Mar 19, 2013

The 6-6-6 Rule of Thumb for Buying a Business

Before I met my wife, I dated (or went on a date with) over 823 different girls.  Patience pays off: I married the woman of my dreams and she's the total package.

In looking at my numbers for the last 12 months, it seems it takes 6 initial views of a business for me to create 1 offer.  I have to have 6 offers, to get 1 to accept.  Of those that accept my initial offer, only 1 out of 6 actually ends up selling me his or her business.

I’ve looked at 200-plus businesses, of which I’ve put offers on 36 (7 of these offers were revisions of offers, or re-offers on the same company); of these 36 offers, 6 have accepted, and only 1 of them actually successfully closed. 

Why didn’t I put offers on all 200-plus that I initially looked at?  Because after receiving the financials, it was apparent that many of these companies were simply not worth owning, for any price, or there were few creative ideas I could employe to improve the company once purchased, or I wasn’t able to find the right managing partner to joint-venture it with me.

Of the 36 offers I put in, most did not accept.  Anyone in business knows this: rejection is part of the game.

5 out of 6 refused my initial offer.  I rarely offer a 2nd offer unless I get something reasonable back from the seller that leads me to believe that creating a revised offer might produce a favorable deal.  Still, of the 6 that did accept my offer, only 1 of those 6 actually ended up in a purchase.  Why?  Because if you do your due diligence properly, you’ll almost always find skeletons in the closet.  How the buyer and seller negotiate for concessions once those skeletons are discovered is another area for further consideration and negotiation.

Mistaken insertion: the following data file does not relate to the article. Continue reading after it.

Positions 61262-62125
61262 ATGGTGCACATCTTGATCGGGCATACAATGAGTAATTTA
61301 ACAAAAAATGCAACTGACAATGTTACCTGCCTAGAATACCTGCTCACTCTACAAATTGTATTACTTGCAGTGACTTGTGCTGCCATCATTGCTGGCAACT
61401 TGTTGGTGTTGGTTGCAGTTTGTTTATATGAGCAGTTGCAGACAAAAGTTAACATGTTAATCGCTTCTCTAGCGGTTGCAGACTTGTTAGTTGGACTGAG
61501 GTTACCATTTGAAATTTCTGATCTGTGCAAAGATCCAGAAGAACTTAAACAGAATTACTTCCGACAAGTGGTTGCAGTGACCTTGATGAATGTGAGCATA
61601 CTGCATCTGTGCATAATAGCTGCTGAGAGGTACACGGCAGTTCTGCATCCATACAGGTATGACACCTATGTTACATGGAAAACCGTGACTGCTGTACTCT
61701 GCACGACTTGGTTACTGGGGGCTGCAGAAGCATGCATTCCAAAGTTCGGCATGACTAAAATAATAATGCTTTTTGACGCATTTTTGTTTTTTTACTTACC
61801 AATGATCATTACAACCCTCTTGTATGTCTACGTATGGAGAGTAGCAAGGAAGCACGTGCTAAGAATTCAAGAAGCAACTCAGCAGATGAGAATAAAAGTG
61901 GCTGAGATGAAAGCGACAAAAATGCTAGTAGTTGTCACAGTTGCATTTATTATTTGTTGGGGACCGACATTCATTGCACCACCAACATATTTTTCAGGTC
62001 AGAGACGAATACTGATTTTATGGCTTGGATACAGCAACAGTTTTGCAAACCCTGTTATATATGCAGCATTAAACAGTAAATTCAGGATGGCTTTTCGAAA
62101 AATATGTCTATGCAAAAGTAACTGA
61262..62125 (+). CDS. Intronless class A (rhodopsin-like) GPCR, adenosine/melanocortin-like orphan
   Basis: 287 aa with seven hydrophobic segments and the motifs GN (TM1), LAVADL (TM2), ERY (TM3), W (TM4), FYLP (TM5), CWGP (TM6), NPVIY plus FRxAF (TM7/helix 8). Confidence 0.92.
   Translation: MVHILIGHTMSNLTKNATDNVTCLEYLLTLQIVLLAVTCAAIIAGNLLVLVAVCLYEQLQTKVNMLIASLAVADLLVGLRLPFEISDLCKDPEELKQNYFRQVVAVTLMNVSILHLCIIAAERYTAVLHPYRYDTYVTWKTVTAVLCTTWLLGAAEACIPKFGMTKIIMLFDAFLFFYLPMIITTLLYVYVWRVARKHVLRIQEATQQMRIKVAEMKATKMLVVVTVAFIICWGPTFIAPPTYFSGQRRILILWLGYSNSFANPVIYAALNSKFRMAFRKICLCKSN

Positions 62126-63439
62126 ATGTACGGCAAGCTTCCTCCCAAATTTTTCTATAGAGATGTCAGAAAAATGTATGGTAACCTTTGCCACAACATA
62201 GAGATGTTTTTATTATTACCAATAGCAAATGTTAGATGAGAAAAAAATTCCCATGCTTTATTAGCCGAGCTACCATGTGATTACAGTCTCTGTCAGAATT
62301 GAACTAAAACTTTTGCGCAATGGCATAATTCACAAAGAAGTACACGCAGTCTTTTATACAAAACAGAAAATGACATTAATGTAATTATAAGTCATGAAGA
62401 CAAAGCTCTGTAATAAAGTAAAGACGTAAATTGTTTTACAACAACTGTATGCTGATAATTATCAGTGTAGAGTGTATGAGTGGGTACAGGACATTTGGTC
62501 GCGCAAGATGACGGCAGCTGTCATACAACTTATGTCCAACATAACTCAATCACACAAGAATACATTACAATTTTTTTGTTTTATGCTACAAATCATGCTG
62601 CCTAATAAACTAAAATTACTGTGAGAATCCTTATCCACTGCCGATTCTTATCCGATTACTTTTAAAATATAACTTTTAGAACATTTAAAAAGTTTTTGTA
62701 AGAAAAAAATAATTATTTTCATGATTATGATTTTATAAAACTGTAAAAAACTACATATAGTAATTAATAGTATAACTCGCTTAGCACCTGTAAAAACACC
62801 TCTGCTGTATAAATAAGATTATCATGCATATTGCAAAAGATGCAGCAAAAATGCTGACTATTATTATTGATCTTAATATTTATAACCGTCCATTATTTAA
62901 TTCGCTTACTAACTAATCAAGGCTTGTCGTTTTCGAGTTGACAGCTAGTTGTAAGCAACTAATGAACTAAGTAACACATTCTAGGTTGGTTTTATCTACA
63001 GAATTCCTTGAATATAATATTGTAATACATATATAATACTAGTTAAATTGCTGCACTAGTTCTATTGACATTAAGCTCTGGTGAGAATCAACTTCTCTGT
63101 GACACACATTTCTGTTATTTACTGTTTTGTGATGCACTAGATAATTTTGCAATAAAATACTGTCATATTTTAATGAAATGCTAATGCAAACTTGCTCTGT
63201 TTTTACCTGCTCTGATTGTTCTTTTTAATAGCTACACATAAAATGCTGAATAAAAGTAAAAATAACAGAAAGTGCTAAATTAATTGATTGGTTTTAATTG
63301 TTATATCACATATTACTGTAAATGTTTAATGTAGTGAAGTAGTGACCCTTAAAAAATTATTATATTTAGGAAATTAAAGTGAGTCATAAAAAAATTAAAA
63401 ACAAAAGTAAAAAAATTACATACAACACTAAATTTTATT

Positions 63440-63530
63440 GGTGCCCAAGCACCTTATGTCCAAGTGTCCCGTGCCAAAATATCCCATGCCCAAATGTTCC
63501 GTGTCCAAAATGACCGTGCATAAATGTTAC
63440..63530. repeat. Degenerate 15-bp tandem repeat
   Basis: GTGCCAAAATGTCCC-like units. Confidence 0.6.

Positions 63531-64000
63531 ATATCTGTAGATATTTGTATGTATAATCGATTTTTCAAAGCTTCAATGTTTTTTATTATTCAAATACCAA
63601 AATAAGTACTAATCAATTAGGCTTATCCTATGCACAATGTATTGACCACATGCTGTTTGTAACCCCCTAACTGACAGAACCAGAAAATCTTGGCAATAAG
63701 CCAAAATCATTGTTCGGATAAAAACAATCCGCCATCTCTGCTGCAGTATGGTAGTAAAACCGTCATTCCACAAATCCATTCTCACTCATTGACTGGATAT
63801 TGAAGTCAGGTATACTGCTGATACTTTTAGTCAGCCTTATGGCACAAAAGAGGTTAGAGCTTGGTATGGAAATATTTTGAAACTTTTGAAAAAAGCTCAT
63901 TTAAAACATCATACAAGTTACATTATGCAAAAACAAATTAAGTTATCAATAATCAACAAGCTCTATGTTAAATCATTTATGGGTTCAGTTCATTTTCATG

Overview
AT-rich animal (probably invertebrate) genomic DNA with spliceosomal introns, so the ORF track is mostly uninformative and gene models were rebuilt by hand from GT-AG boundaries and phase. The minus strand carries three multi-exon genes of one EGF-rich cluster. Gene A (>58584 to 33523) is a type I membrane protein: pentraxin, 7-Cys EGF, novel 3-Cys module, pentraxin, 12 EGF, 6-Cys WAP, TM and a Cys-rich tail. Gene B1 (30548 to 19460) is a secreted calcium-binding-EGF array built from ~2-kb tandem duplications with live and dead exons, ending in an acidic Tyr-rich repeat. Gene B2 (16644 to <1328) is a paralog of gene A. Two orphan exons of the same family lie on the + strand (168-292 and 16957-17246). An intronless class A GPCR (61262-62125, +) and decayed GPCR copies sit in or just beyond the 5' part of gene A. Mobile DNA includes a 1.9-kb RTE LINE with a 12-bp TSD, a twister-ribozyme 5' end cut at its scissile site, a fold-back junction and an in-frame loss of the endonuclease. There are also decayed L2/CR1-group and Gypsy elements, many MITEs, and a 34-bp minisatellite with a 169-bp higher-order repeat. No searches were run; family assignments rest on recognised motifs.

You don’t want to be looking for excuses to modify your initial purchase price.  But you do want to hold the seller accountable for any deviations between the representations the seller made (of which your offer was based) and the actual truth.  If there’s a gap, then there needs to be a compensation for that gap.

For example, I made an offer for a manufacturing company that represented sales of about $1.2M and a net income of $180K.  I made a fair offer based upon the rules of thumb for this industry, which were a percentage of the equipment and inventory plus a multiple of SDE (seller’s discretionary earning) of 1.5x.  It’s been almost a year, but I believe the assets were represented as being worth $50K and the SDE was represented as $200K with the addbacks ($180K net income + $20K in seller’s personal expenses).  My offer of $350K was reasonable and fair, assuming the seller’s representations were in fact accurate.  

Turned out however that during due diligence, the net income figure was actually a loss on the tax returns, and the amount of addbacks didn’t come anywhere near $200K; it was more like $100K.  I had to revise my offer to accommodate that gap, adjusting the offer to reflect the actual SDE.  The seller refused, and last I checked, his business still hasn’t sold.  He’s still representing to the market the inflated numbers he’s already been called out on, hoping someone will pay a higher price for numbers that don’t actually exist.  

This process can be frustrating.  It may take you 300-600 hours to find one deal that works.

Moral of story: it's a numbers game.  As in dating and marriage: don't buy the first business you fall in love with.